Tradition dictates that the CEO of advertising agency Y&R joins the board of the United Negro College Fund, or the U.N.C.F. After assuming the helm as the global chief executive in February 2011, David Sable was asked to take his seat at the College Fund table.
The collaboration between Y&R, U.N.C.F. and the Ad Council, dating back to 1972, resulted in the iconic tagline, “A mind is a terrible thing to waste.” After attending a board meeting in his new role, Sable called his Y&R team and said, “Kill the brief. We have a new brief. The brief is: It’s not about how sad it is that this poor African-American kid is not going to be allowed into college but how stupid are we not to invest in this kid to go to college because that’s the future of America.”
The issue for the College Fund was no longer about acceptance to college but attendance at college. And after 40 years with the original tagline, the U.N.C.F. launched a new campaign this month with an updated version: “A mind is a terrible thing to waste but a wonderful thing to invest in.”
“That’s the best that we can do,” Sable says. “Not just take a brief and do a nice thing for charity and have people sit around and cry and feel bad. But how can we help the organization in its change as it looks to go to the next level, as it faces the next challenge.”
Applying his talents to help an organization move forward is Sable’s preferred method of giving back. “There are things that you can do to help organizations by applying not just man hours of ladling soup but man hours of your expertise and contacts,” Sable says. “That’s an exponential give. When you’re able to do that, it changes you. It gives meaning to what you do.”
Sable admits he is a reluctant board member, yet he continues to raise his hand, most recently becoming the chair of UNICEF’s New York Philanthropic Advisory Board and, for many years as a member of the United Jewish Federation’s (UJA) Executive Board. By putting his skills to work for meaningful opportunities, he has gained purpose beyond his daily routine and has been exposed to many different people and experiences. “At the end of the day. I’m in advertising. It’s what I do. It gets me through the day and pays my salary and I have a great life,” Sable explains. “But the meaning of it is not the same as if I were a doctor working in an emergency room. I have found that any place I could get involved with and bring my talents or expertise to was added value to me.”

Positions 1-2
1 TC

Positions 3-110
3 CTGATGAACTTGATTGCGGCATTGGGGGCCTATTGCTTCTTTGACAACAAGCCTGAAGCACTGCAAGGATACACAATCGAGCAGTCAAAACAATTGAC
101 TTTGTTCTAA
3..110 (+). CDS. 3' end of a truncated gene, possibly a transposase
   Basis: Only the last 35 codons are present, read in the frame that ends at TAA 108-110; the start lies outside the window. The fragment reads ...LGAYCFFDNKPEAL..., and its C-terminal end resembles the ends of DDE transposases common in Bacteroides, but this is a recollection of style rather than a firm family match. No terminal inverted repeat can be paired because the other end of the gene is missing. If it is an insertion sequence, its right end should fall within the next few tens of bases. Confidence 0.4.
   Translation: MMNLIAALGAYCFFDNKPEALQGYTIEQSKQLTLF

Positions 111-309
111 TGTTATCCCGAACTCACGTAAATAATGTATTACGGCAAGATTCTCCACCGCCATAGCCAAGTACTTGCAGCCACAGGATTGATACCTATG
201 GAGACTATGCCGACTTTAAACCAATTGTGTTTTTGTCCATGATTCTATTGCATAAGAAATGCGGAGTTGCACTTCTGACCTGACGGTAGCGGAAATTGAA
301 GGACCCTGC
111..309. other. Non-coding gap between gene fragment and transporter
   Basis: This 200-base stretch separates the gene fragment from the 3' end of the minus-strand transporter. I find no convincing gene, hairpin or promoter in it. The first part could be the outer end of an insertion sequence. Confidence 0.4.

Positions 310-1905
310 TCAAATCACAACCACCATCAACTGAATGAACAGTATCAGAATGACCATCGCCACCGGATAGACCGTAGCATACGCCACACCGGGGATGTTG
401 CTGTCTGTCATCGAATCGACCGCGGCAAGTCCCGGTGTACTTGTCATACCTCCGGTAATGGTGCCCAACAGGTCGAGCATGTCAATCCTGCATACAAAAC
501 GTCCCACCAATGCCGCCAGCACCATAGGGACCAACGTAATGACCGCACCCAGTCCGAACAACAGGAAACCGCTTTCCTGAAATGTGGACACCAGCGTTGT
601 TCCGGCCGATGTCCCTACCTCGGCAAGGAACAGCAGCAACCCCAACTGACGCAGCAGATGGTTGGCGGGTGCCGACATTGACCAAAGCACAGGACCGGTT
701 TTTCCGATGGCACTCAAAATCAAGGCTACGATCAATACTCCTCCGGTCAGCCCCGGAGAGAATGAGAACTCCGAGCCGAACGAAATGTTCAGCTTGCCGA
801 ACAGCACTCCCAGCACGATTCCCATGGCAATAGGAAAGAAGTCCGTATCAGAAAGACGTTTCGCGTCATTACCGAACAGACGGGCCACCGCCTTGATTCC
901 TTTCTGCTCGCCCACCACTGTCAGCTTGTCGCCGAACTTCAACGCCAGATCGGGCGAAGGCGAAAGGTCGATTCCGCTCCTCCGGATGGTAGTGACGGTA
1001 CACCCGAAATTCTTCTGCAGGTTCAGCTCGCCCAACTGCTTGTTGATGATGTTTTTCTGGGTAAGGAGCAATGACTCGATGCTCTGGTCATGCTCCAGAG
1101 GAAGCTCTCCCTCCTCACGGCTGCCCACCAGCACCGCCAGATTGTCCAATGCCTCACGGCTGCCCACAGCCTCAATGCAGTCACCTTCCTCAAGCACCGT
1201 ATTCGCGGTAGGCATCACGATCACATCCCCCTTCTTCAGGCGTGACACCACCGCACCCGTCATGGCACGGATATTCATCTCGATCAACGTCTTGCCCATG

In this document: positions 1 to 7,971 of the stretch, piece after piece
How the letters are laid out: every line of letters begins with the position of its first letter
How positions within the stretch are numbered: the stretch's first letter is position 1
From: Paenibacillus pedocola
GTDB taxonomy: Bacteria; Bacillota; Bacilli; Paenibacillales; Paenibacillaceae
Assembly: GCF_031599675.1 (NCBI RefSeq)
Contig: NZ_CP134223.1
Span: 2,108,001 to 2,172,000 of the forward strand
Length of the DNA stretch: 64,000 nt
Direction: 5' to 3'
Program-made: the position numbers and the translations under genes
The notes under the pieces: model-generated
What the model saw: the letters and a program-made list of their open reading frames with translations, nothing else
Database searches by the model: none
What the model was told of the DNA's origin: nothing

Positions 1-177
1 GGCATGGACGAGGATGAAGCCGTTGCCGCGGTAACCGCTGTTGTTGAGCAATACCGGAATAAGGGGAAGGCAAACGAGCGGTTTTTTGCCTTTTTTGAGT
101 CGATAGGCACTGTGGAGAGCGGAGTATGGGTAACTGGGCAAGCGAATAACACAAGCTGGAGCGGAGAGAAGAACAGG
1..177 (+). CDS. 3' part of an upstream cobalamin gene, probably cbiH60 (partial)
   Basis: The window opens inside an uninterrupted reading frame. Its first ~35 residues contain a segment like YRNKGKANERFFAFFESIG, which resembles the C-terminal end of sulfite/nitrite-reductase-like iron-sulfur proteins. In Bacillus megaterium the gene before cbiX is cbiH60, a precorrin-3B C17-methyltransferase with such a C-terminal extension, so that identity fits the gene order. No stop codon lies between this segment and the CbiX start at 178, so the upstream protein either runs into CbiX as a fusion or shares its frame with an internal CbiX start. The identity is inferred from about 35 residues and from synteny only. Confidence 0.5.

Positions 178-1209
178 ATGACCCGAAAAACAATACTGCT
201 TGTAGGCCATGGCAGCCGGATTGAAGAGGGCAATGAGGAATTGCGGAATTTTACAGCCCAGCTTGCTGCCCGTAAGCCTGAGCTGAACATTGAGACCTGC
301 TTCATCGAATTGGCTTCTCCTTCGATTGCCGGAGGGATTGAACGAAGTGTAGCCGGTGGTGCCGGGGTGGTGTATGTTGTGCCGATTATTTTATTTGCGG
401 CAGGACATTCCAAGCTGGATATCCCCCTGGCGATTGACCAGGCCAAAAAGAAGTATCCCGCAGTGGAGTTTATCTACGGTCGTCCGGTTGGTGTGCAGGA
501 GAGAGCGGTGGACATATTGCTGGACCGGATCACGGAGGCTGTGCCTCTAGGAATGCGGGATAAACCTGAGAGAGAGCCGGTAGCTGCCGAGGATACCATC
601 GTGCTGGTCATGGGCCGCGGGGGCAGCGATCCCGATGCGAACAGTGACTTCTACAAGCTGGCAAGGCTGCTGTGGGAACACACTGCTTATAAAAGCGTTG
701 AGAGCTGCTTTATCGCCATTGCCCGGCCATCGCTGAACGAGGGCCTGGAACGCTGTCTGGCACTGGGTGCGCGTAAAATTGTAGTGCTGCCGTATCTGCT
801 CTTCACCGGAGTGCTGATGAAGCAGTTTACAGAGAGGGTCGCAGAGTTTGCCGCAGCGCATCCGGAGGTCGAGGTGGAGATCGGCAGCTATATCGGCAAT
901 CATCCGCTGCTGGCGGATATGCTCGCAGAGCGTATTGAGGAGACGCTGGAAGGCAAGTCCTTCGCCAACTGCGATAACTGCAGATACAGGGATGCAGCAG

In Sable’s meeting room, settled on a shelf between awards, bobble heads, hats and other memorabilia is a traditional charity box found in most Jewish homes. Sable’s Jewish heritage is at the crux of his interpretation of generosity. In fact, Sable believes it’s less about charitable giving and more about justice, which he points out is the root for tzedakah, the Hebrew word for charity. “There’s justice in the world,” Sable says. “If you’re on the have side, then you’re required to do something to help the people on the don’t-have side. It’s not about anything other than this sense of justice. You’ve got to fix what’s broken. You can’t just let it sit.”
Sable believes advertising can help solve some of society’s problems. Being a force of change during his 35-year advertising career makes him proud as a CEO, parent, and person. “If all I did was come to work every day, I’d be lost. I wouldn’t be fulfilled. It fulfills me to do those things. Because without it, I’d be empty.”
As CEO, Sable strives to create a culture that is alive and just, one in which colleagues take care of one another. After the Japanese tsunami, Y&R set up a matching program to benefit their employees in the area and after Hurricane Sandy, employees donated time and money to aid relief and cleanup efforts.
One employee whose child had severe allergies and was getting bullied for being different assembled a Y&R pro bono team on the side to create a public service commercial. Although it was not an officially sanctioned project, the volunteers used the company’s services, infrastructure and even network of contacts to get airtime. “They took entrepreneurialism; they took their talent in marketing; they took their passion; they took the infrastructure they had sitting around them; and they just did it,” Sable says. “I was proud they did it without interference. We’re celebrating it in the biggest way.”
This engaged spirit Sable believes is what keeps the company real. “Without it we’re just automatons, just walking around and working hard,” Sable says. “I had decided awhile back that I wanted things on scale, that I knew were providing big services and were really making a difference with the ability to really change the world. And at the end of the day, you feel good.”